Nearly 15 years ago, in April 2003, media conglomerate Viacom announced that its country music channel, the Nashville Network, would be rebranding as Spike TV, “the first network for men.” While, obviously, men had been in no short supply of TV channels catering to their tastes, Spike would be the first to actively celebrate the baser elements that come with a Y chromosome. Perfectly exemplifying the dumb machismo and unwarranted confidence that was ubiquitous in the Bush era, the network spent the next few years courting the “boobs, sports, and barbecue” type of man who we’d today find too insipid to even put in a beer commercial.
Though its schedule was padded with Star Trek reruns and TV-edited James Bond films, the network churned out a surprising amount of original programming in its early era. While some of that content was craven nostalgia-bait (Ren & Stimpy "Adult Party Cartoon") or puerile quasi-smut (Stripperella), a few diamonds were sprinkled into the rough. Take, for example, Most Extreme Elimination Challenge, where the conceit of dubbing comedic commentary over a retro Japanese obstacle course show was genius enough for most people to ignore some of its more problematic jokes. Then there’s the ahead-of-its-time blend of reality TV and satire to which Nathan Fielder owes an enormous debt, The Joe Schmoe Show, which had a regular dude cluelessly compete against paid actors in what he thought was a reality contest.
The network fiddled with the formula and focused its targeting over the next decade, dropping the “TV” from its name and trying out new logos in 2006 and 2015. Though Spike continued to experiment with original programming throughout the years, most viewers likely regarded Spike as that channel with 24/7 MMA fights by the end of its run. In early 2017, Viacom announced plans to take the aging channel to the woodshed and start fresh in 2018 with a top-to-bottom rebrand as the Paramount Network.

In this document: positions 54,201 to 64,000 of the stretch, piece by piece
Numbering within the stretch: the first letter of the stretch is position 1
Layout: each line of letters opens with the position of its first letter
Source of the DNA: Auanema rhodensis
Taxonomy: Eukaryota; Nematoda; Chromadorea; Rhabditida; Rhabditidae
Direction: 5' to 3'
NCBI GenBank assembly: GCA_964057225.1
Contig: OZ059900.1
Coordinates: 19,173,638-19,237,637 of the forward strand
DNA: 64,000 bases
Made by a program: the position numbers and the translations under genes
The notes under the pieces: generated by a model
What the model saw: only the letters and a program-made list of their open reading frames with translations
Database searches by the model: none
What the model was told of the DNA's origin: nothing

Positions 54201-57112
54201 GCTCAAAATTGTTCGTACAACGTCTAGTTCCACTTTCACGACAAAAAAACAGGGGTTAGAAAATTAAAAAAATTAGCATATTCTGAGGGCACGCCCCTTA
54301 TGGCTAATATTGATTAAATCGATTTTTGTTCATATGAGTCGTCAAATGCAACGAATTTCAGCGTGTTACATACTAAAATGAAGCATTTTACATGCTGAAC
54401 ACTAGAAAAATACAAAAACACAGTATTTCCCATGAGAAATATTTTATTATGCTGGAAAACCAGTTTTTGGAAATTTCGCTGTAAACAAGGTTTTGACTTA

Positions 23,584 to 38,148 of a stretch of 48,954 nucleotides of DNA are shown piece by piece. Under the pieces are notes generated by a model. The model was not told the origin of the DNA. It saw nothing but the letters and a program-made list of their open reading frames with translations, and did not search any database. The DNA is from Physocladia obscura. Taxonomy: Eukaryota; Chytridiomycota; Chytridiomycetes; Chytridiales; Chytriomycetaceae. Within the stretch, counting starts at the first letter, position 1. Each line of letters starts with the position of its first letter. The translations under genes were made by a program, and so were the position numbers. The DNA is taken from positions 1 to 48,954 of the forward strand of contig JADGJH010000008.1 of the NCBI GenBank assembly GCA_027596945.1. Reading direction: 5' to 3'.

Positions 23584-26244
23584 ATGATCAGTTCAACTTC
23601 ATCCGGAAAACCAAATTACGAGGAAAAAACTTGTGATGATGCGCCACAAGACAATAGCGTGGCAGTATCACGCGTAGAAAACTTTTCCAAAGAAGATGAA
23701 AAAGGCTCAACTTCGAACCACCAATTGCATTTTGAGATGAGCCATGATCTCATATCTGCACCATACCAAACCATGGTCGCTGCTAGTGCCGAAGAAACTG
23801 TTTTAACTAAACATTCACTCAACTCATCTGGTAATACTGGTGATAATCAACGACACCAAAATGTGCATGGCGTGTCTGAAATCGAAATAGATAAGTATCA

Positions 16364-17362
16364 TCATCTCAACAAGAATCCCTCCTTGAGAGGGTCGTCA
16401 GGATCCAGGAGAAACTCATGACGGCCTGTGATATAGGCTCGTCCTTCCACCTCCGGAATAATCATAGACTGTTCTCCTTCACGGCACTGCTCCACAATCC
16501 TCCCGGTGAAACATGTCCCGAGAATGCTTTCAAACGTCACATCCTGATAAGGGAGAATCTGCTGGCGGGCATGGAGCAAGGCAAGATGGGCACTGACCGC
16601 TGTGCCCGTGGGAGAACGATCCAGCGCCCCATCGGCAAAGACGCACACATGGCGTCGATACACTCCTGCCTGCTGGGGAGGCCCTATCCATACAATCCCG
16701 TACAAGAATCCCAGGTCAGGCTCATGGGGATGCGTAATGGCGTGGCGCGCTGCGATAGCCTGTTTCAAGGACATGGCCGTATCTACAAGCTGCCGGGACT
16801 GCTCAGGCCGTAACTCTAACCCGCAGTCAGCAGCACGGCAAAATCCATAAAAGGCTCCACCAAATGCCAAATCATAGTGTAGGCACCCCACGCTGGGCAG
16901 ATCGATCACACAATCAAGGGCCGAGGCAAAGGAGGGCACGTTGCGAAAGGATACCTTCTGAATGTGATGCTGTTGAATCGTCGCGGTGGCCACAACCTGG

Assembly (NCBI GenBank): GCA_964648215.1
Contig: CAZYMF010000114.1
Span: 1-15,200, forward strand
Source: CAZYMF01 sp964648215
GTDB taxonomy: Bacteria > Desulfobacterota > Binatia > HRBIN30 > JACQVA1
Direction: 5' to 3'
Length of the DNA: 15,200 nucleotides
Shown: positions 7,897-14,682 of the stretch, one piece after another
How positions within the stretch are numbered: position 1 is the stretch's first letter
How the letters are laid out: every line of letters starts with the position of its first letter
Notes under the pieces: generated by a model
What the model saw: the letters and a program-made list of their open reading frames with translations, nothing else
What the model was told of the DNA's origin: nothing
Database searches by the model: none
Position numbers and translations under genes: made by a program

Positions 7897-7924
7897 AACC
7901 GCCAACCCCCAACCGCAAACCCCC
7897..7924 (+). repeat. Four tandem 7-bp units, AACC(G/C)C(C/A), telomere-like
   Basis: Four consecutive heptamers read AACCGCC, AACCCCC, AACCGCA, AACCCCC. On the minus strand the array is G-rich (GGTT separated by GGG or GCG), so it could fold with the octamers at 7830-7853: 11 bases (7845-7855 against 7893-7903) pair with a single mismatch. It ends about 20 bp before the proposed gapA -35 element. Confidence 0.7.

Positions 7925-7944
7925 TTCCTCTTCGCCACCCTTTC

Finally succumbing to its long battle with relevancy, Spike TV passed away on January 17, 2018, its death rattle taking the form of a (presumably fake) Twitter meltdown.
While it’s unlikely any tears will be shed over the dissolution of a brand that really has no place in the flourishing #MeToo era, for better or worse, Spike played somewhat of a role in shaping our collective culture. And those who do not study history are doomed to repeat it. So, let us properly send off the network dedicated to toxic masculinity by taking a peek at this internal manifesto passed out to staff after the 2006 rebranding.
The opening of the "manifesto" describes the brand's personality as "loyal, reliable, confident, funny, action-oriented, unapologetic, testosterone-driven, non-preaching, celebratory, unpretentious, no bullshit."
Unable to formulate meaningful, committed relationships? Fucking your way through the loneliness? Spike feels you, broseph.
The biggest takeaway here is how far vampires have drifted away from any kind of association with "action."
The first of five "Spike Promises" is a strong rebuke to the entirety of human history where women got everything. Time for men to stand up and claim their fair share.
Speaking of women, isn't it annoying how they always be, like, caring about stuff? Stuff that doesn't even have touchdowns or boobs or guitar solos!
Spike's got your back, even when the "PC police" show up to harsh your buzz. Hey, officer. If she didn't want us to secretly snap that slammin' keister, maybe she shouldn't have worn a bikini to the pool, k? AM I BEING DETAINED??
Imagine how much better the world would be if PC-ing someone to death was actually possible.
Truly the apex of bravery in media. Je suis Spike.
Consider this a friendly reminder to go back and delete all of your early Facebook profile photos.
Burnt out from job hunting and getting no interviews? Have you considered adding "proficient in throwing and catching babies" to the old résumé?
Partners: "Cool. So… just play the commercial after each episode of Manswers, as per the contract, please."
Today, in a world run by beta soyboys, true alphas like Spike and this dollar store Jeremy Piven are in short supply. Adieu, Spike. May flights of Victoria's Secret angels sing thee to thy rest.
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